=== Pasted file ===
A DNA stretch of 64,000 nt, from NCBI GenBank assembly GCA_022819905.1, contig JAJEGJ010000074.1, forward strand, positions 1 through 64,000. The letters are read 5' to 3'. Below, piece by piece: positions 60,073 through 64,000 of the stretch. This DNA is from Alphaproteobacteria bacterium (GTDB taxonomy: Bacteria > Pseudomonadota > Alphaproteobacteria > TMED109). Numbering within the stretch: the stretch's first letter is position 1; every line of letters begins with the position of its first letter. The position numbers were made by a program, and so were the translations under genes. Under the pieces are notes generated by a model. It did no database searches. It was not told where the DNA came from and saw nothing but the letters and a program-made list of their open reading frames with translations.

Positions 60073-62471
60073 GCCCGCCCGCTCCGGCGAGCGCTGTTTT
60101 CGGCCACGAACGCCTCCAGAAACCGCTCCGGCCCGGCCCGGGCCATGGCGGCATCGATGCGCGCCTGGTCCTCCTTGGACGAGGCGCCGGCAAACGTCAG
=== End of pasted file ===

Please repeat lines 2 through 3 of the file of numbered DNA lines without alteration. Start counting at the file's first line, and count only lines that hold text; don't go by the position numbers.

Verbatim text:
Positions 60073-62471
60073 GCCCGCCCGCTCCGGCGAGCGCTGTTTT